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Gov. Gretchen Whitmer's office has a new chief lobbyist in Lansing amid the continuing budget standoff with the GOP-controlled Michigan Legislature.

On Tuesday, Whitmer announced that Greg Bird, who had been Whitmer's director of legislative affairs since the beginning of the year, would shift to a new position as managing director of legislative and external affairs at the Michigan Economic Development Corporation, a quasi-public agency.

Jen Flood, who had been the governor’s director of public affairs, will now be the director of legislative and public affairs. And former state Rep. Thomas Stallworth III, a Democrat from Detroit, will begin serving as Whitmer's legislative and external affairs senior adviser.

Senate Minority Leader Jim Ananich, D-Flint, touted Flood and Stallworth in the press release announcing the staffing changes.

"Gov. Whitmer has made a smart choice in putting Jen and Tommy at the helm of her Legislative Affairs office, and I look forward to working with them in their new roles,” Ananich said.

The changes come as Republican lawmakers and Whitmer remain in a standoff over nearly $1 billion in vetoes Whitmer made to the GOP-controlled Legislature's approved budget for the year. Whitmer also used her administrative powers to transfer $625 million within individual departmental budget plans.

Whitmer's team had argued the Legislature's budget didn't do enough to fund schools, communities and roads and had hoped the vetoes and transfers would bring Republican lawmakers to the bargaining table. Instead, legislative leaders have argued for reducing the governor's power to make budgetary transfers.

The stalemate has persisted for about two months as rural hospitals, sheriff's departments, charter schools and nonprofits have called on lawmakers to restore funding that was vetoed or transferred elsewhere.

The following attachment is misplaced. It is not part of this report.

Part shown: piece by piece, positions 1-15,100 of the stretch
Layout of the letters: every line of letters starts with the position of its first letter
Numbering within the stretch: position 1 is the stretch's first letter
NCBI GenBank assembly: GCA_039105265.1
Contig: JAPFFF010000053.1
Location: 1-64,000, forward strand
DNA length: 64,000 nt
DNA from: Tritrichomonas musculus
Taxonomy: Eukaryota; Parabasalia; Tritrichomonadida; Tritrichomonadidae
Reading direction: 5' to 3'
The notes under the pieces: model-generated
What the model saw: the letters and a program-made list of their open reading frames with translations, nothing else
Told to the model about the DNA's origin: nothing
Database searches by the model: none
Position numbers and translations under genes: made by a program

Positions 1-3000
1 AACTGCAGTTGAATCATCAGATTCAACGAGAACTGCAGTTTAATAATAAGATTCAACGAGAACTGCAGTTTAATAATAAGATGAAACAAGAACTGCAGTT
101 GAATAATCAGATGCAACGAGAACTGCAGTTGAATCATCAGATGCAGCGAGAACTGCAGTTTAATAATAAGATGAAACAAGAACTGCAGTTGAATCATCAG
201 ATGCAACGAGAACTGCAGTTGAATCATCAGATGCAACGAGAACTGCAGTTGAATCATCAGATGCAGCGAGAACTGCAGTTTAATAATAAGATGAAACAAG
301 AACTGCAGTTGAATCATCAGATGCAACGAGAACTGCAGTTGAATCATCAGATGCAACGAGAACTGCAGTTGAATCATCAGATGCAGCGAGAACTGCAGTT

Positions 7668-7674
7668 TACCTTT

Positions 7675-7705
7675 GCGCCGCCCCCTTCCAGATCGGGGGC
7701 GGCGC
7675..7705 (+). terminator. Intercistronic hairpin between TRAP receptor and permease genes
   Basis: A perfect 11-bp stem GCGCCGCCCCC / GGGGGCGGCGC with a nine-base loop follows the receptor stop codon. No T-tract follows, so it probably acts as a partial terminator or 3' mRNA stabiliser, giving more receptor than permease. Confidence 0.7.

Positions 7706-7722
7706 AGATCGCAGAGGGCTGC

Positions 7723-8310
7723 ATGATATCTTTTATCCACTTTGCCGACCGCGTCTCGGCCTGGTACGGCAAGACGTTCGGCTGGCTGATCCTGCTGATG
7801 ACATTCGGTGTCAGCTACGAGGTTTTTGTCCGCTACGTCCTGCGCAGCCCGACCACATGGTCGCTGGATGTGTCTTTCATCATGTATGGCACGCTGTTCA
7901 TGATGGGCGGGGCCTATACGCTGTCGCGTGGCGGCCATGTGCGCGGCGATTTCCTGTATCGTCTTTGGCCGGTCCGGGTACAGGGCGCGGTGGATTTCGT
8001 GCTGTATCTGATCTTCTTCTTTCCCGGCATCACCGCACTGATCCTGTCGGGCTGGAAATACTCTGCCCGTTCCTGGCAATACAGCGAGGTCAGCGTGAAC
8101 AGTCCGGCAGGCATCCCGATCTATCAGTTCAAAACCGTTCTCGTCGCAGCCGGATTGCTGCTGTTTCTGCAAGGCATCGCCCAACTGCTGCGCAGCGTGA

Nessel's a-maizingly blue bet

Michigan Attorney General Dana Nessel tried to put an environmental twist on the traditional University of Michigan-Ohio State football game bet.

The Plymouth Democrat proposed on Twitter that she would wear the red-and-gray colors of Ohio State if the Buckeyes win on Saturday. But if the Wolverines prevail, Nessel proposed that Ohio Attorney General Dave Yost would have to ensure that "Ohio starts regulating phosphorous run-off into Lake Erie creating deadly toxic algae blooms."

But Yost refused to act as though Ohio has avoided taking action on the annual algae growth that fouls one of the Great Lakes. 

"@GovMikeDeWine has a robust plan to mitigate runoff feeding the algae in Lake Erie, a vital resource to Buckeyes & Wolverines," the Republican legal eagle said.

Instead, he promised to "sing 'The Victors' from the 50-yd line at the Shoe" if a "miracle" happens and Michigan wins. 

Nessel relented and accepted Yost's offer "due to our mutual inability to enforce non-existent run-off abatement laws and bc UM is playing an 11-0 team we haven’t beaten in 7 years."

But Michigan's top lawyer tried to keep the green upper hand, noting that no matter which team wins, "we are keeping the UP; you still get Toledo."

Hog-wild protests on term limits

Efforts to scale back Michigan’s term limits law have an unconventional foe: An 18-foot hog making appearances in the Lansing area. 

The large pink pig displayed in Ithaca and St. Johns last week bore large black lettering on the side saying, “Don’t touch our term limits!” shortly after former lawmakers announced a federal lawsuit challenging the restrictions enacted by voters in 1992. 

“The pig symbolizes the gluttonous attempt by the Michigan Legislature to keep feeding at the public trough on the taxpayer dime,” said a statement from the non-profit group “Don’t Touch Term Limits.”

The group said the lawsuit by former legislators and other efforts from groups proposing a ballot initiative to scale back the 1992 law are proof that the system is working. 

“When lobbyists and career politicians are suing to overturn term limits we can be certain we have something worth fighting to keep,” said Scott Tillman, the group's state coordinator.

State lawmakers are limited to serving a total of 14 years across the two legislative chambers — three, two-year terms in the House and two, four-year terms in the Senate.

Opponents to the current term limits have said the restrictions allow little time to build across-the-aisle relationships and they foster inexperience in the chambers, which allows lobbyists who guide new lawmakers on complex legislation. 

Senate Majority Leader Mike Shirkey, R-Clarklake, and House Speaker Lee Chatfield, R-Levering, have held preliminary discussions with the Michigan Chamber of Commerce and government reform group Voters Not Politicians about a possible ballot initiative in 2020. 

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